Peripheral Arterial Aneurysms

A peripheral arterial aneurysm is characterized by bulging in one or more peripheral arteries due to weakened internal arterial walls. The leg and neck arteries are the most common peripheral arteries involved in arterial aneurysms. The risk factors include smoking, family and medical history of an aneurysm, and underlying connective tissue disorders.

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  • Diagnosis of Peripheral Arterial Aneurysms: Several methods exist to diagnose a peripheral arterial aneurysm. The doctor performs a comprehensive physical evaluation of the patient to detect the cause of the symptoms. The medical and family histories of the patients are also evaluated to determine any factors that increase the risk of peripheral arterial aneurysms. If the patient is suspected of having an aneurysm, the doctor may recommend certain non-invasive imaging tests, such as a CT scan, Doppler ultrasound, MRI, and angiography.
  • Conservative Management: In a mild aneurysm, the patient is prescribed conservative management options. The patient is recommended to avoid smoking, exercise, eat a healthy and nutritious diet, and manage high cholesterol and blood pressure. The conservative measures lower the risk of disease progression. The patients need to visit the hospital for a regular evaluation of the aneurysm.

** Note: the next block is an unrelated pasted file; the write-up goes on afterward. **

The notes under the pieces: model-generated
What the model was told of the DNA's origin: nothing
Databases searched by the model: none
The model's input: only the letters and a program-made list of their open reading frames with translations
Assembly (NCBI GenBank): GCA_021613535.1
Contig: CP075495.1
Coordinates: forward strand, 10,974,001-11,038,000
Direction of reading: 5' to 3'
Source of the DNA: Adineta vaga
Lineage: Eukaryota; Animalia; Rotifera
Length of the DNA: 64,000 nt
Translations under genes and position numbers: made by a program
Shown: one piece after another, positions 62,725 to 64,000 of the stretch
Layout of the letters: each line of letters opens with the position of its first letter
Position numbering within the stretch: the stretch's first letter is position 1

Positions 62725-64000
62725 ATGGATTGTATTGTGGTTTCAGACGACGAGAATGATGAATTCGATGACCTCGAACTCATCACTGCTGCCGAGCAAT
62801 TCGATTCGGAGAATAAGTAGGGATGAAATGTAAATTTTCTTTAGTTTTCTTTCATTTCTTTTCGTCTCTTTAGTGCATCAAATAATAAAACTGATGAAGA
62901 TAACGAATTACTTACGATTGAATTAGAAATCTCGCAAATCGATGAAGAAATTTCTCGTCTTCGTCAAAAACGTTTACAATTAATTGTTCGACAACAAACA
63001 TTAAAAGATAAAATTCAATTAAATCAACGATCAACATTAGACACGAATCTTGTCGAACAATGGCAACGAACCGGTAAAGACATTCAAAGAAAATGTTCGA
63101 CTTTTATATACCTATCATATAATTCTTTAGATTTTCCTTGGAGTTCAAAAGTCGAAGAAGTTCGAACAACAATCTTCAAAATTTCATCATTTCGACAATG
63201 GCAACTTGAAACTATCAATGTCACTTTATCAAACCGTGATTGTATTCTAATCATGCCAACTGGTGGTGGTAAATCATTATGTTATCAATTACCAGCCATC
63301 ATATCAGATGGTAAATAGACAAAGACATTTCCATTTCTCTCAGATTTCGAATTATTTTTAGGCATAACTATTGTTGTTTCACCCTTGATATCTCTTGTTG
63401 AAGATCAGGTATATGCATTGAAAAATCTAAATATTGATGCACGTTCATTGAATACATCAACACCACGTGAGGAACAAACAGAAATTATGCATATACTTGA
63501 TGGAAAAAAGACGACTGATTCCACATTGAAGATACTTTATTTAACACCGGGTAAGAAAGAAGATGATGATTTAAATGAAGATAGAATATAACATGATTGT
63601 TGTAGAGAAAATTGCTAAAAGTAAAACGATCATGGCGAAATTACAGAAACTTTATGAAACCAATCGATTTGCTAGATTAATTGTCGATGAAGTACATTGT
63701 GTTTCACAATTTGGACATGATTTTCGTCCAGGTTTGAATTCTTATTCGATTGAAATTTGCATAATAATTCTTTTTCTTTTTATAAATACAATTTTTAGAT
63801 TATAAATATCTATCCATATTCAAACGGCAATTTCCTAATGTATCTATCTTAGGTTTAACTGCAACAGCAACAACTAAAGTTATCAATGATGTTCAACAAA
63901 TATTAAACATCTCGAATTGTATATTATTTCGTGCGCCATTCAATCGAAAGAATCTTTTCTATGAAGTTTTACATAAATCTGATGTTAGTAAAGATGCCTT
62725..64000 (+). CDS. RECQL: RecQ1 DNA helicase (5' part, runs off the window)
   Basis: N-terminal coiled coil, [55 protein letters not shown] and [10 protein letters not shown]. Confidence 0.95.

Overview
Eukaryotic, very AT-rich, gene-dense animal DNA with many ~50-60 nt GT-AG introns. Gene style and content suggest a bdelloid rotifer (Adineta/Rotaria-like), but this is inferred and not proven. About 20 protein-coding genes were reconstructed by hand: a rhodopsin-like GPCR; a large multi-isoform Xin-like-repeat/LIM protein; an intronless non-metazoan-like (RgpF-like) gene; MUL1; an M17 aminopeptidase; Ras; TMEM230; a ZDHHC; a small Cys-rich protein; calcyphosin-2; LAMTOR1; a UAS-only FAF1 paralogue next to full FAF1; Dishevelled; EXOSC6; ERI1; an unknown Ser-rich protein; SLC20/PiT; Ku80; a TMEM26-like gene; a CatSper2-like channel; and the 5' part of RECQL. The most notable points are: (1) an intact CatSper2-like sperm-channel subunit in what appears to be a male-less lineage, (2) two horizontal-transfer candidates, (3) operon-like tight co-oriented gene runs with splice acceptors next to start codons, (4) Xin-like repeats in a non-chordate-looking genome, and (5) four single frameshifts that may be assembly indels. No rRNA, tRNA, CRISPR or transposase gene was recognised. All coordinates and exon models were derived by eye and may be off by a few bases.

• Endovascular Aneurysm Repair: It is a minimally invasive surgery performed to reduce the risk of aneurysm rupture. The procedure involves placing the stent at the site of the aneurysm. It strengthens the arterial wall and provides structural support. The stent is placed under imaging guidance. In severe cases of aneurysms, patients may undergo multiple surgical interventions.
  • Open Surgery: Open surgery is reserved for those patients who are not eligible for endovascular aneurysm repair. The procedure involves replacing the damaged artery with a healthy arterial graft. During this procedure, the affected artery is exposed by making an incision in the skin. The aneurysm is opened by clamping the artery from above and below. The clot, if any, is removed, and the graft is stitched into the affected artery.
  • Emergency Treatment for Ruptured Aneurysms: A ruptured aneurysm is an emergency condition, and the patients who present with this situation usually have pain. The most common method to manage a ruptured aneurysm is open surgery.